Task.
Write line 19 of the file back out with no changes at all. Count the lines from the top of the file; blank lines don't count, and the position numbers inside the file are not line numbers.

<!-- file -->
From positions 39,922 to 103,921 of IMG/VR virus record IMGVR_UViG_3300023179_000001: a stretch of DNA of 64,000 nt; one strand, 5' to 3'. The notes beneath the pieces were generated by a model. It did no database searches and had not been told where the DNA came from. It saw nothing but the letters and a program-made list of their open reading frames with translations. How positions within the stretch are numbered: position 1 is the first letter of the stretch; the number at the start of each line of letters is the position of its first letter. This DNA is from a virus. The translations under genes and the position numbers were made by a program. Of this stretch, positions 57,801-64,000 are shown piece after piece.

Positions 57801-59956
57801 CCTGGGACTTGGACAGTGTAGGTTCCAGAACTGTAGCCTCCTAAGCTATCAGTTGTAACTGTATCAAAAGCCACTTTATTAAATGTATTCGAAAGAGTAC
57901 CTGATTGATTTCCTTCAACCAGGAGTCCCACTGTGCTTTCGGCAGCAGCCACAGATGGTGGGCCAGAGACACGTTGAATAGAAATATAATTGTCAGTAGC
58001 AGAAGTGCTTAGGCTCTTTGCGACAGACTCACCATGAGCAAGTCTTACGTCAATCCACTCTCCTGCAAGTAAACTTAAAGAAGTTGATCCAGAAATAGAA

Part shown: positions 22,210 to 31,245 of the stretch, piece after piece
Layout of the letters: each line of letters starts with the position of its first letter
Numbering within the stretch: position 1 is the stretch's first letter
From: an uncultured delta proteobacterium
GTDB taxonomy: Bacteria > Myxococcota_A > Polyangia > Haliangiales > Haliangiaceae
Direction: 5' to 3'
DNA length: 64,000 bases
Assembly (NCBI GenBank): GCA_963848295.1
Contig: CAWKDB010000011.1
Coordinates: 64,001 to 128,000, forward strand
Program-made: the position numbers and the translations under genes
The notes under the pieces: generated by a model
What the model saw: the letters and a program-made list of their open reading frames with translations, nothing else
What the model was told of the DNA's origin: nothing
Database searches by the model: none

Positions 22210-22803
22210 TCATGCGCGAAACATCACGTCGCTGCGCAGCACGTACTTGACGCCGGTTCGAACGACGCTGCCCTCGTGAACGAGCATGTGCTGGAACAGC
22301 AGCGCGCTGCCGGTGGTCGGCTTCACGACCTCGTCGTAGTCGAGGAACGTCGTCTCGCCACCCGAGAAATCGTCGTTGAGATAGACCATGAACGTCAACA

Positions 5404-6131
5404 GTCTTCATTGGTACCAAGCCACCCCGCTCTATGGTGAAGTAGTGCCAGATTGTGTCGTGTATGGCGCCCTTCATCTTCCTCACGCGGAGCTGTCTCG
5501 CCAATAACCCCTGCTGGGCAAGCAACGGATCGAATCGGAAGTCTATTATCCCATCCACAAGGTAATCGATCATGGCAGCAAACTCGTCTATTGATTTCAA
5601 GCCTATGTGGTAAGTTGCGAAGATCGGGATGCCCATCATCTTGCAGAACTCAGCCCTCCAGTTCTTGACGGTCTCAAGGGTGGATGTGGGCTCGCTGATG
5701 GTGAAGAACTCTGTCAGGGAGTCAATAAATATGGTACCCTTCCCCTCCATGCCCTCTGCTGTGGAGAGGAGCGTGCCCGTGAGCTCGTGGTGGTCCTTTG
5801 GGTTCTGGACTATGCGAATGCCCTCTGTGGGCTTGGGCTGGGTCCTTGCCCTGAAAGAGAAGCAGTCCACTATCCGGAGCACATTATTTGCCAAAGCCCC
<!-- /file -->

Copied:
What the model was told of the DNA's origin: nothing